From mid-July to October, my life is temporarily shifting gear a bit. We were asked to use up excess leave at work. Usually, this leave would be preciously cached for school holidays. I’d use it to look after my children in the summer holidays or family trips to see our loved ones who are overseas. Things are of course very different in 2020.
Whilst I could usually easily fill the time with house chores, cooking, D.I.Y., reading novels and walks to wild places, I have also been facing a new health challenge since March this year. It means that I really don’t know how much physical work I’ll be capable of over the next few months. I’m immunocompromised and my physical abilities have fluctuated over the last few months. Things may get worse before they get better. I know it’s time to be serious about it and to properly respect my limits. I start a journey of seeing specialists next week and I have really no idea about what this will involve.
To tackle a period of uncertainty like this, I just need a plan. At the core is something to keep my mind engaged, with a bonus if my body will allow me to do anything practical.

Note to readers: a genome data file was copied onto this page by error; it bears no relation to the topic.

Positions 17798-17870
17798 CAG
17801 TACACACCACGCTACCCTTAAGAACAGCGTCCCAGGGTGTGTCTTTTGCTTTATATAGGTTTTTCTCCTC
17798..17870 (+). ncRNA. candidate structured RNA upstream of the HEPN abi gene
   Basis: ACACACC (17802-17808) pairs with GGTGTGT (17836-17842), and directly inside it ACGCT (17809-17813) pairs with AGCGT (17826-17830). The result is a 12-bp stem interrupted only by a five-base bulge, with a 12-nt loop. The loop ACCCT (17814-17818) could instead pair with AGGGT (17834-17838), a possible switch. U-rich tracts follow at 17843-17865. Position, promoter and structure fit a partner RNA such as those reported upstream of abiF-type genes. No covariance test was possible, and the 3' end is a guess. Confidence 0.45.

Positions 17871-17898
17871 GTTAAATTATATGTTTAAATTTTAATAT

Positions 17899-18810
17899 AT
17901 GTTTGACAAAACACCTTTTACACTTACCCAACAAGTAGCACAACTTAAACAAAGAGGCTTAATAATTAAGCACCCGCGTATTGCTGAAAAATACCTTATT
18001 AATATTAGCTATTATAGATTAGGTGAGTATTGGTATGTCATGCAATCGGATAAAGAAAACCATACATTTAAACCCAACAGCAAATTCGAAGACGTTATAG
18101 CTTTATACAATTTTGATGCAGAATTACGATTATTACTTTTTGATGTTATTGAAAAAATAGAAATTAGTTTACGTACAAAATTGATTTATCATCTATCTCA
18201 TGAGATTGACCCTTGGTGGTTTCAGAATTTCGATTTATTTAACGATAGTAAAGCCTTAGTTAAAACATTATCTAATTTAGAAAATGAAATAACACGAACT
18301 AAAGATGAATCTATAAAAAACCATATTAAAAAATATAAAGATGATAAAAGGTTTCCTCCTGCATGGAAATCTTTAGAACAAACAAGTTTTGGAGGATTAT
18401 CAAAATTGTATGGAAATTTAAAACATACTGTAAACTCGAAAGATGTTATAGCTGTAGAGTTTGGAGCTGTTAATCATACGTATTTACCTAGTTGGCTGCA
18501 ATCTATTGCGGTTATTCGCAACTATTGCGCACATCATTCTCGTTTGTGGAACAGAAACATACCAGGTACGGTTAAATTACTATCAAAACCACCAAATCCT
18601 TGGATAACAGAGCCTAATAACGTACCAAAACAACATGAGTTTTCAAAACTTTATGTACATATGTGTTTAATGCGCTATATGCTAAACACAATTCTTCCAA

Frugally hedonistic retro suburban sustainable living (!)
Mind-bending. I’m starting the University of Tasmania Diploma of Sustainable Living distance course.
Two particular books will also be my inspiration for the next few months:
- RetroSuburbia: The Downshifter’s Guide to a resilient future by David Holmgren
- The Art of Frugal Hedonism: a guide to spending less while enjoying everything more by Annie Raser-Rowland with Adam Grubb
I’ll be setting goals based on my learning experiences and aiming to write regularly to keep myself motivated and to share the learning adventure.
My steps may be small and slow, but I feel like I am taking new leaps into something I started a few years ago with the Living Smart sustainable living course and Geoff Lawton’s permaculture design certificate course.
Perhaps my focus will be mostly about how to take our current front-yard and back-yard farming approach just even further into the realms of permaculture and self-sustainability.
To me, this seems like a particularly basic but brilliant use of the most precious resource of all – time.